The Texas State Board of Education (SBOE) hearings on proposals for new science standards kick off today — and will probably run long into the night.

You can probably still sneak comments in.  You can listen to the hearings in streaming audio, live.  You can read the live blog reports from Texas Citizens for Science (TCS) President Steve Schafersman.

Texas science teacher Joe Lapp (a member of TCS) will give the board some good advice — will they listen?

Lapp will say:

My name is Joe Lapp, but I go by Spider Joe. I teach children about spiders, about the biology and physics of a spider’s world. My mission is to stoke passion for science in children and to empower children to think like scientists. I like to think that I’m launching these children into productive future careers as scientists, and indirectly, through them, contributing to solving some of mankind’s most serious challenges.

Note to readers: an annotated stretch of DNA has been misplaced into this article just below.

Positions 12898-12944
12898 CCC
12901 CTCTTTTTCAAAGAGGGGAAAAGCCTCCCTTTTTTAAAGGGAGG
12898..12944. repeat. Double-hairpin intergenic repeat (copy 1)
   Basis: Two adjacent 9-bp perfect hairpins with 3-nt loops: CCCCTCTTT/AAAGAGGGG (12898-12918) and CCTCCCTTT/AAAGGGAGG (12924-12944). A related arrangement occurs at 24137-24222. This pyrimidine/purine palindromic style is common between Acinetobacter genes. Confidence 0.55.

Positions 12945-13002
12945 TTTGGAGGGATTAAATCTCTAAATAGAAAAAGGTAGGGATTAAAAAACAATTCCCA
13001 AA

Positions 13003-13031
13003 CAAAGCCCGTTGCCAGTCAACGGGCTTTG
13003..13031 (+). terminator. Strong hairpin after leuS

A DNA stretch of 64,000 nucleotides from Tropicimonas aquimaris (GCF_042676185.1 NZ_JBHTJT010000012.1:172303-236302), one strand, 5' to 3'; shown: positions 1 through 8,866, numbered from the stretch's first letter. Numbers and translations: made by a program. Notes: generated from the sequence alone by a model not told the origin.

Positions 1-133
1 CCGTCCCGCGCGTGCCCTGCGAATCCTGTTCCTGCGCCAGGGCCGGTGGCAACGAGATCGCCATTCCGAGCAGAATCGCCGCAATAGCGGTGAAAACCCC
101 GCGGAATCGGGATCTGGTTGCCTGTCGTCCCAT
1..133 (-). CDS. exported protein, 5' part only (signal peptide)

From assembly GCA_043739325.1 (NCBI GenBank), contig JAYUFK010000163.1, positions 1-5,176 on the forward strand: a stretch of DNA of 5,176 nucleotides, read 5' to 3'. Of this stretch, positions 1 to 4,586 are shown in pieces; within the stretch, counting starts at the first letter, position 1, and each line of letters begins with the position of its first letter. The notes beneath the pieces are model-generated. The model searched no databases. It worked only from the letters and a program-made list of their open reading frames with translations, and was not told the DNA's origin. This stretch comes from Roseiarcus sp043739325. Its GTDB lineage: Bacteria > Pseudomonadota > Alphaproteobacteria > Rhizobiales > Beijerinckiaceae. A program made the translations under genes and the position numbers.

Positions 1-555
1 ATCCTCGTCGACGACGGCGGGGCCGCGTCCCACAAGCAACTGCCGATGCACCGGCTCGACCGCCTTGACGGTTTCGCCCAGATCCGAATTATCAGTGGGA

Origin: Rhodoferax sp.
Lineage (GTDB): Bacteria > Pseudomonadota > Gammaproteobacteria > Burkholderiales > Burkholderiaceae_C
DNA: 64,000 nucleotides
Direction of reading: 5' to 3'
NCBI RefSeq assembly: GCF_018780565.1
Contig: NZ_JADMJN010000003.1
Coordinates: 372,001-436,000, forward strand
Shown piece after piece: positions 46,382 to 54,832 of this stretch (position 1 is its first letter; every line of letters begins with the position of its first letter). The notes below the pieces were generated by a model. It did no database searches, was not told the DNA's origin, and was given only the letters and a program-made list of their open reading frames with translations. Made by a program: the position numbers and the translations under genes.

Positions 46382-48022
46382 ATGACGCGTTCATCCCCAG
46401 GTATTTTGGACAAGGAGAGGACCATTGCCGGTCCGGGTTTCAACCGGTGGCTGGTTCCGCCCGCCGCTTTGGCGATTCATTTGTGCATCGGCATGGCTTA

I’m watching what is going on here in the State Board of Education. You’re vying over what to teach about science and about evolution in particular. Some of you say, “teach the weaknesses with evolution.” Some of you say, “the ‘weaknesses’ are phony, don’t teach them.” You argue over whether science includes the supernatural or is restricted to just natural phenomena.

I ask you, how many of you grew up to be scientists? How many of you make a living teaching science to children? In a world full of people who dedicate their lives to science or science education, how many of you on the board are one of these specialized experts?

I’m suggesting that you recognize that you yourselves don’t have the answers.